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Did you miss last week’s article, “The Frugal RVer: Want cheap diesel fuel? Make your own!”? If you missed it, read it first before continuing on.
Most RV travelers do not have to refer to the data (see Fig. 1 below) to know that fuel prices are roughly twice as high as last year. Some states like California are seeing a 137 percent increase. The cause of this is well-known too: maladroit, partisan political decisions to shut down crude oil transportation and disrupt domestic petroleum output, resulting in a reversion to predominantly foreign oil exports—all promulgated within the Washington, D.C., beltway.
Each stop at a roadside fuel station gets me thinking about a project that I was involved with some years ago: the conversion of Wyoming coal mining waste to fuel. That project sought to generate jet fuel for aviation, but the idea works for other low-grade refined fuels, including diesel.
Make your own diesel fuel
Let’s make synfuel. Diesel fuel is a low-grade fuel in terms of the refining process. It is well below automotive gasoline in the refinery cracking process. In last week’s article, I showed you how you can make your own diesel fuel—and it’s not a chemistry experiment; I’ve done it myself.
However, on the larger scale, addressing the entire RV industry, inexpensive diesel fuel is technically within reach, at less than half the cost of current U.S. domestic prices. Yes, you read that right—less than half.
Could this old plan still work?
An interview with former Montana Governor Brian Schweitzer in Motor Trend magazine illuminated best how a western state politician (and a Democrat at that) could upend the vicious international petrochemical industry cycle of foreign oil, high domestic refinery costs, and taxation. Though out of office since 2015, Schweitzer had a plan to produce $1.20 diesel fuel, and that plan could work just as well today. Schweitzer’s Montana sits atop a vast coal reserve, as does the state of Wyoming. There are still enormous coal reserves in the Appalachian states as well. There is gasification technology that has been around since the German’s invented it during WWII. It can take biomass like coal, coal slag, wood, plant matter, etc., and convert it into very clean diesel fuel.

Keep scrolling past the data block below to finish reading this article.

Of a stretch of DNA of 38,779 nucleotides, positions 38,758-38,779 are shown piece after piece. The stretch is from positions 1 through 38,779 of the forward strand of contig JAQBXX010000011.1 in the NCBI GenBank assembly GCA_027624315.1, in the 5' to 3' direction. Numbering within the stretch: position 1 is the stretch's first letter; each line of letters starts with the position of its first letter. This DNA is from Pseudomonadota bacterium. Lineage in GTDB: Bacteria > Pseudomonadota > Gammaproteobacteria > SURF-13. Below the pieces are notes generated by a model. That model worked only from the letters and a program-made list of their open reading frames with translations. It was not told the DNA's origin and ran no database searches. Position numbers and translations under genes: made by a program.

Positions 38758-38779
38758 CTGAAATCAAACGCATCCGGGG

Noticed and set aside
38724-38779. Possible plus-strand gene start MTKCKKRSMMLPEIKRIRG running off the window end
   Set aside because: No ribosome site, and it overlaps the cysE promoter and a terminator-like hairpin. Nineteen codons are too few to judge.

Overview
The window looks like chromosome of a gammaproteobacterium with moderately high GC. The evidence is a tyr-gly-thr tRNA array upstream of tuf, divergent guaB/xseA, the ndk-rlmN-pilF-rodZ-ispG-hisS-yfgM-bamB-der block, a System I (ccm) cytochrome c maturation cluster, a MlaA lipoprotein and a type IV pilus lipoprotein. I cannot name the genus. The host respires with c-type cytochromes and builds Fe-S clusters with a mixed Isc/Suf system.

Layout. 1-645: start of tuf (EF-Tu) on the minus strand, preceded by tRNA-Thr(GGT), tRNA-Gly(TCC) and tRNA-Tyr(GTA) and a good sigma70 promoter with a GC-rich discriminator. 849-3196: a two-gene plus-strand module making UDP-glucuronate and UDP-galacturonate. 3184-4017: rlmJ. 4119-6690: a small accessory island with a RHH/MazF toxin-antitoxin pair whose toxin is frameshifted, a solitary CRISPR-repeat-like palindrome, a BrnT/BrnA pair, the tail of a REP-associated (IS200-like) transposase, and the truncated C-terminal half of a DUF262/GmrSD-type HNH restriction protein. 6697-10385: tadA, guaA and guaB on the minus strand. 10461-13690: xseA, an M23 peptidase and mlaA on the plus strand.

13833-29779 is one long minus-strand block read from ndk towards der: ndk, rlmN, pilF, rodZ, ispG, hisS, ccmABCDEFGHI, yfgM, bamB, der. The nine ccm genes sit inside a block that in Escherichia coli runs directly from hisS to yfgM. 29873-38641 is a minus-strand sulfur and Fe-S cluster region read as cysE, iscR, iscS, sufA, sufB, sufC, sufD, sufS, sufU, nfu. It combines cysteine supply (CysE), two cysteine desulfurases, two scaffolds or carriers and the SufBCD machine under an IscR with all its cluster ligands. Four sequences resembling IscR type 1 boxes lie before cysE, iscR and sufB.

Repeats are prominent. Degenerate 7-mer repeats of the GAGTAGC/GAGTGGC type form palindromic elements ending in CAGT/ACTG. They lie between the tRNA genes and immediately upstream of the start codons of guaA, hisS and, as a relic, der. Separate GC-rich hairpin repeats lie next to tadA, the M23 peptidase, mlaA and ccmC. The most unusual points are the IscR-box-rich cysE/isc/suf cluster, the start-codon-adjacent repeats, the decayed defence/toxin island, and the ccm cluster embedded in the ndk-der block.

When Schweitzer was still governor of Montana, he met with a German energy company, Lurgi, engaged in coal gasification since the 1940s and actively involved in clean diesel fuel production in South Africa. “They said, ‘Here’s the deal. We can make diesel fuel…for less than $1.20 a gallon with your coal in Montana,’” Schweitzer said. He went on. “It’s cleaner. This is ‘ultra-clean’ diesel fuel. No aromatics. No sulfur. Zero sulfur.”
The Motor Trend interview with Governor Schweitzer took place in late 2006. Since then, the American industry has undertaken few new commercial coal gasification or other synfuel initiatives.
It’s time for Americans to act
Why not? This technology is established and ready to be used for the greater good. According to a 2009 Purdue University white paper, coal gasification is standard in Europe, Russia, and Africa. It produces clean, merchantable diesel fuel at a fraction of the cost of American retail petroleum products.
It is time for Americans to adopt and produce this fuel. The RV industry, and the greater RV community, should get behind this fuel production method and pursue it with investment and with political pressure on elected officials at the state and national levels.